Updated federal guidance released Wednesday expanded the use of federal COVID-19 relief funds for affordable housing, providing additional flexibilities for how states and local governments use those funds.
The Treasury Department released updated guidance on the use of $350 billion in Coronavirus State and Local Fiscal Relief Funds program monies allocated as part of the American Rescue Plan for pandemic response and recovery efforts.
The final rule on eligible uses of SLFRF funds was issued in January. Although affordable housing was listed as an eligible use, it was either difficult or impossible to use funds for low income housing tax credit and other long-term housing development, LeadingAge Vice President of Housing Policy wrote Wednesday in a blog post.
The update, which allows governments to use ARP funds to fully finance long-term affordable housing loans, is expected to help local officials expand on affordable housing commitments and boost the supply of affordable housing across the nation. This expansion will facilitate “significant additional financing for affordable housing projects,” according to LeadingAge, which supported the LIHTC Financing Enabling Long-term Investment in Neighborhood Excellence, or LIFELINE, Act to facilitate use of the funds in long-term housing investments.
Wednesday’s Treasury update also expanded the list of Housing and Urban Development programs “presumptively eligible” across a range of federal programs from multiple agencies, including the Section 202 Supportive Housing for the Elderly Program, the Section 811 Supportive Housing for Persons with Disabilities Program, Project-Based Rental Assistance, the Multifamily Preservation & Revitalization Program, the low-income housing credit and others.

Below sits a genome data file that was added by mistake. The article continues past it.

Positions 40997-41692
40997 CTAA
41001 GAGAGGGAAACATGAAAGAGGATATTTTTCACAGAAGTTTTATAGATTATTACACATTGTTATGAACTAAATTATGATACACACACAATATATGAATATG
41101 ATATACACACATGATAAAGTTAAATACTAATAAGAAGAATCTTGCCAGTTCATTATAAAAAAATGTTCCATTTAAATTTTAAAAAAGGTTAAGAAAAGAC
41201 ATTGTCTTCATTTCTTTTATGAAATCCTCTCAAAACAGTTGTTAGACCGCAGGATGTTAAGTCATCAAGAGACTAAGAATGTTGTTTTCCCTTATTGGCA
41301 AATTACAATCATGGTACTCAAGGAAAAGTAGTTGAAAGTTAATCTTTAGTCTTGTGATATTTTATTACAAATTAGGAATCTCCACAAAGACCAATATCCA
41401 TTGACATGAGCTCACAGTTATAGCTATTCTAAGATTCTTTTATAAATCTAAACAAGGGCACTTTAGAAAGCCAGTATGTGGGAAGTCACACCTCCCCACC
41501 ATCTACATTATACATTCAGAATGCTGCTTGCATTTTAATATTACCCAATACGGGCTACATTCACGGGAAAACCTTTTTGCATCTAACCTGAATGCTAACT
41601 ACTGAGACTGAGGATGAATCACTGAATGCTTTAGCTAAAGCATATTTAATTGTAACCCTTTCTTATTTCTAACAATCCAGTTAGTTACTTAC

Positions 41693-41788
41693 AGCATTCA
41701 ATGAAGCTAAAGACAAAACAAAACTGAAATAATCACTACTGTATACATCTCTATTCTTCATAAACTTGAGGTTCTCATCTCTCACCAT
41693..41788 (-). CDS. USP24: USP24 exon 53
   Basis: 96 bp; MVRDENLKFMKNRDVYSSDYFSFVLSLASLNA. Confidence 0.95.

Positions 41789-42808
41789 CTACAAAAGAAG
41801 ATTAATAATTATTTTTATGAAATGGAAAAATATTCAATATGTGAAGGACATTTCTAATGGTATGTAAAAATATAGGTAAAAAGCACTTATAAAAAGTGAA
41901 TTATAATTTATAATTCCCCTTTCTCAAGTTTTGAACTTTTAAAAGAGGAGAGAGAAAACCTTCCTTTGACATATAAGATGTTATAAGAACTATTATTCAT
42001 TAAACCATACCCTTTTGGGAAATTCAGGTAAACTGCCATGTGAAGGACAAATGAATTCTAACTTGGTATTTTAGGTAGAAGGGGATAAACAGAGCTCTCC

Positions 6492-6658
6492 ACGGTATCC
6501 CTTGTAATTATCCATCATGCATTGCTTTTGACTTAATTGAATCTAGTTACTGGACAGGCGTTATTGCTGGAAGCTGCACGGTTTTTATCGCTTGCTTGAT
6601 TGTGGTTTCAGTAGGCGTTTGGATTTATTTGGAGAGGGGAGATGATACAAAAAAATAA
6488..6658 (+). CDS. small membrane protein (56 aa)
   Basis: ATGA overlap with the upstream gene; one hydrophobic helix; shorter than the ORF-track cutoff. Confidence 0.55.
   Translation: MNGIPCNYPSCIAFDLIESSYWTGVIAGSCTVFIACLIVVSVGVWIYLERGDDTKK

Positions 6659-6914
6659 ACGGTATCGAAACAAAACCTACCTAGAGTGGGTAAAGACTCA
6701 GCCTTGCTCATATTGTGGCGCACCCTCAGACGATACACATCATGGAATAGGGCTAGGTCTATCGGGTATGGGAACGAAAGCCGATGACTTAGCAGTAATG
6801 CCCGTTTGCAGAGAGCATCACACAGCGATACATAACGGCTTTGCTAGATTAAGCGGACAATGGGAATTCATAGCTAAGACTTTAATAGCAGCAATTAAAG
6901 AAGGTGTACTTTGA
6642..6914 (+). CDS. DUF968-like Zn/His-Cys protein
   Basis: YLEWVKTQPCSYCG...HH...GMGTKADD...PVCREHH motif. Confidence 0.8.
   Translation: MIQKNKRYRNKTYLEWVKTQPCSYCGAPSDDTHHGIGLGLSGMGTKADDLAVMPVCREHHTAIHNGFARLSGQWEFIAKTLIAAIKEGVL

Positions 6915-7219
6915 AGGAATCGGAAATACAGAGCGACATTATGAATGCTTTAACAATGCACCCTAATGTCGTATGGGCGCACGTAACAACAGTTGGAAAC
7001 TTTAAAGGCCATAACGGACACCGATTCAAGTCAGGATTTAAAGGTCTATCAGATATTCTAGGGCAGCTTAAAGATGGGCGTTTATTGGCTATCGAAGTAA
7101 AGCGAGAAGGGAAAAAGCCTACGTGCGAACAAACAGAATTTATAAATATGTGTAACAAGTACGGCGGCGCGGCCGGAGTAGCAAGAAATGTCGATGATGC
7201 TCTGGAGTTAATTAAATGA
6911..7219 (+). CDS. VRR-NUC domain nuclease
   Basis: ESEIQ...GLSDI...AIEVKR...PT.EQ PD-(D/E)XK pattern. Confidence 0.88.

“LeadingAge welcomes the updated guidance from Treasury, which will benefit organizations developing and preserving affordable senior housing, including those with new Section 202 awards and in RAD [Rental Assistance Demonstration] for PRAC [Project Rental Assistance Contracts] conversion transactions that have faced significant and ever-increasing costs for construction materials, labor and, most recently, financing,” Couch wrote.
In addition, the Treasury clarified that funds can be used to finance the development, repair or operation of any affordable rental housing unit that provides long-term affordability of 20 years or more to households at or below 65% of the local area median income.
This clarification means more options for how states and local governments can use the funds for affordable housing, according to Couch.
The Treasury and HUD also released an “Affordable Housing How-To Guide” to help governments combine ARP funds with other federal funding sources.
The guide “provides examples of how these flexibilities can help facilitate affordable housing deals using multiple sources of federal funding by combining eligibility for using SLFRF with existing sources of federal financing,” Couch wrote.